Always Outnumbered, Always Outgunned by Walter Mosley
The Goods: Socrates Fortlow has spent most of his adult life in prison for a murder and rape he committed as a young man. Now near 60, he lives an invisible existence in Watts, squatting in an abandoned apartment and working at an L.A. grocery store, written off by almost everyone as just another shiftless ex-con. Each story in this book is an episode in Socrates' hard-won quest for redemption and his attempts to bring justice to his violence-torn neighborhood.
Thoughts: While the stories are great, what really makes this book tick is Mosley's complex and engaging rendering of Socrates Fortlow. Here's a man with a tremendous capacity for violence, compassion, vengeance, and wisdom, and also with the force of will to keep the contents of his soul in balance. It's kind of how I imagine Djay, the pimp turned rapper from Hustle & Flow, might be if the movie caught up with him twenty years down the road. Socrates is no longer a bad man, and he's not yet a good man - and Mosley raises the possibility that his past crimes may make that impossible - but he's trying to put something good out there in the years he has left.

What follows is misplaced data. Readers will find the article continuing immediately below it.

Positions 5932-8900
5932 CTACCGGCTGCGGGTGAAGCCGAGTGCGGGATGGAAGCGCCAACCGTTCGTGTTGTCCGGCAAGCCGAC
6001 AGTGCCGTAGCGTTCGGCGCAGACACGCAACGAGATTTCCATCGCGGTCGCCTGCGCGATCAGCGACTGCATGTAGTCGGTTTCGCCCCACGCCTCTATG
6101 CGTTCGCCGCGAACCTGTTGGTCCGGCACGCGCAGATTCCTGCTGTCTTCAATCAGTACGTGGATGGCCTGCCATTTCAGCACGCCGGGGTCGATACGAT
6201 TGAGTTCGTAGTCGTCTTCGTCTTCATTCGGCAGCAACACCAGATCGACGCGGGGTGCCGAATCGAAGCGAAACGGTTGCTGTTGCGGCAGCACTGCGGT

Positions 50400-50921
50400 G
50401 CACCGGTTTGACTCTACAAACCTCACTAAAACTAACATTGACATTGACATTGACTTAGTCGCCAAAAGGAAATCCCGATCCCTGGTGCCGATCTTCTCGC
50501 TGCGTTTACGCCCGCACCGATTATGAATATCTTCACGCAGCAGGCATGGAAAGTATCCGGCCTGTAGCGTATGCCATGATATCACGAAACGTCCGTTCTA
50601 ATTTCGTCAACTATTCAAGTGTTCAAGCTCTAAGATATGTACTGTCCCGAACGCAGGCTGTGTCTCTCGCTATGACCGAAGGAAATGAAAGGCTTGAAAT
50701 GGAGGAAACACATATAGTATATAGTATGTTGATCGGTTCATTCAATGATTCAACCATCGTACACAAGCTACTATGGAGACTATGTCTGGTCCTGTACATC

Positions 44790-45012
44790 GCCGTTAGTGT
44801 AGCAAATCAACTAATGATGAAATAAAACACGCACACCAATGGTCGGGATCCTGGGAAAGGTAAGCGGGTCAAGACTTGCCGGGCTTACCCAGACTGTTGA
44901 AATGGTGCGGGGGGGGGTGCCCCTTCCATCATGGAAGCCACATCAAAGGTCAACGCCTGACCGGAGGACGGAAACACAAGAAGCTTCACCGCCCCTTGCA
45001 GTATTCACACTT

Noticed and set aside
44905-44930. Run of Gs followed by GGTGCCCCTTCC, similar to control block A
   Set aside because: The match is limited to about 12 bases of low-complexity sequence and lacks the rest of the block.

If You Liked...: Walter Mosley's Easy Rawlins detective novels and want to branch out, Ida B. by Karen E. Quinones Miller, the story of a Harlem community who bonds together to save their home and solve a horrifying murder, or Yesterday Will Make You Cry by Chester Himes, an autobiographical novel from the 50s about the racism, corruption, and random violence of prison life, this book is for you.